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Comments on the Draft National Policy on Software Products

Posted by Anubha Sinha, Rohini Lakshané, and Udbhav Tiwari at Dec 11, 2016 04:05 AM |
The Centre for Internet & Society submitted public comments to the Department of Electronics & Information Technology (DeitY), Ministry of Information & Communications Technology, Govt. of India on the National Policy of Software Products on December 9, 2016.

 

I. Preliminary

1. This submission presents comments by the Centre for Internet and Society, India (“​CIS​”) on the ​Draft National Policy on Software Products [1] (“​draft policy”),​ released by the Ministry of Electronics & Information Technology (“MeitY​ ​”).

2. CIS commends MeitY on its initiative to present a draft policy, and is thankful for the opportunity to put forth its views in this public consultation period.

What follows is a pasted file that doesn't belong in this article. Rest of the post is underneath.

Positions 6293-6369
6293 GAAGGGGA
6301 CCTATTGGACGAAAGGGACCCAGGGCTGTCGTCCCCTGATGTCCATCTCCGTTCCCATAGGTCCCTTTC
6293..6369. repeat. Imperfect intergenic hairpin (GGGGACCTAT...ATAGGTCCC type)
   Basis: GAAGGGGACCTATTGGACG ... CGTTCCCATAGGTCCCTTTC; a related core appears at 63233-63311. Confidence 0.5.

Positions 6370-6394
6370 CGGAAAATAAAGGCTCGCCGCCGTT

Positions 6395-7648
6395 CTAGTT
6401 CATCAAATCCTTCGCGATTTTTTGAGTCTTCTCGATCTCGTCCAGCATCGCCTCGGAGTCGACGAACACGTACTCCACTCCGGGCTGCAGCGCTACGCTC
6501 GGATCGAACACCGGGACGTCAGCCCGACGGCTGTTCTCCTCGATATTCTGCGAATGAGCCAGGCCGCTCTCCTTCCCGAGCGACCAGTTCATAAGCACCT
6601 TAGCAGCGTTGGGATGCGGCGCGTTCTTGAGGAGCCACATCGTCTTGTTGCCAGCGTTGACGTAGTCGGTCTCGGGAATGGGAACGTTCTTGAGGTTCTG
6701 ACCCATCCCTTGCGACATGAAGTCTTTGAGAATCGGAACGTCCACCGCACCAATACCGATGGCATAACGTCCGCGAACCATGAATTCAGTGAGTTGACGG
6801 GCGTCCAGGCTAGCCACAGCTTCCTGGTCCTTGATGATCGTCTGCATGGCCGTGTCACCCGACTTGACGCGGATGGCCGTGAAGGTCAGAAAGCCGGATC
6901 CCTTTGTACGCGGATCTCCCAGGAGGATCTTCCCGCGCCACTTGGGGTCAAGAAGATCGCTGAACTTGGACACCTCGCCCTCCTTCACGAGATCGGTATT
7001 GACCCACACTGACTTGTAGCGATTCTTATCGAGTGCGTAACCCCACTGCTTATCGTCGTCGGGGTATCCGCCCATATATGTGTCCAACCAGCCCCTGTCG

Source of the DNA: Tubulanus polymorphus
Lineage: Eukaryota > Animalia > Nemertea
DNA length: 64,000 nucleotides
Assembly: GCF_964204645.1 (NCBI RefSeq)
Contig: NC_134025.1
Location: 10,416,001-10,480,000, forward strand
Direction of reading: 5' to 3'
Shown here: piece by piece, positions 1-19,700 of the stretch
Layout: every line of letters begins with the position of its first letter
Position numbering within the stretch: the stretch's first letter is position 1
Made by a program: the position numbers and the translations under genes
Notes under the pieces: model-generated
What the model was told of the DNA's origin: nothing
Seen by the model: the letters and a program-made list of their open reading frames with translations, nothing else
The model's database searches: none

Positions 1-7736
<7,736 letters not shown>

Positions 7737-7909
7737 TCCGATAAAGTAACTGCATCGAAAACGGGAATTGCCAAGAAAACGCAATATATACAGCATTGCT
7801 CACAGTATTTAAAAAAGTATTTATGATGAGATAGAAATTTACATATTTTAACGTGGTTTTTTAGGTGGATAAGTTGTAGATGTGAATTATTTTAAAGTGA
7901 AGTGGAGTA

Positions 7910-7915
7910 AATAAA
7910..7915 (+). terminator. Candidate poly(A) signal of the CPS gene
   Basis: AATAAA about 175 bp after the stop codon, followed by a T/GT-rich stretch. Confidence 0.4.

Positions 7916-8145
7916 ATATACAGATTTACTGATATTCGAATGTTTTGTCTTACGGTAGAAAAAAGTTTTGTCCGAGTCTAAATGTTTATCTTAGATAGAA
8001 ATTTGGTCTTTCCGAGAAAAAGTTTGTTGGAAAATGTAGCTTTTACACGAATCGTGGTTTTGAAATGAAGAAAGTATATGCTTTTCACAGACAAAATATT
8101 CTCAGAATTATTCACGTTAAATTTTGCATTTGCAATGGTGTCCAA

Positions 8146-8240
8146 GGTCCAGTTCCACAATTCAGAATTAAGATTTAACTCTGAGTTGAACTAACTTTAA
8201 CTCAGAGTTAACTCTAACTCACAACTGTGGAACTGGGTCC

3. This submission is divided into three main parts. The first part, ‘Preliminary’, introduces the document; the second part, ‘About CIS’, is an overview of the organization; and, the third part contains the comments by CIS on the Draft National Policy on Software Products.

II. About CIS

4. CIS is a non-​profit organisation [2] that undertakes interdisciplinary research on internet and digital technologies from policy and academic perspectives. The areas of focus include digital accessibility for persons with diverse abilities, access to knowledge, intellectual property rights, openness (including open data, free and open source software, open standards, open access, open educational resources, and open video), internet governance, telecommunication reform, freedom of speech and expression, intermediary liability, digital privacy, and cyber​ security.

5. CIS values the fundamental principles of justice, equality, freedom and economic development. This submission is consistent with CIS' commitment to these values, the safeguarding of general public interest and the protection of India's national interest at the international level. Accordingly, the comments in this submission aim to further these principles.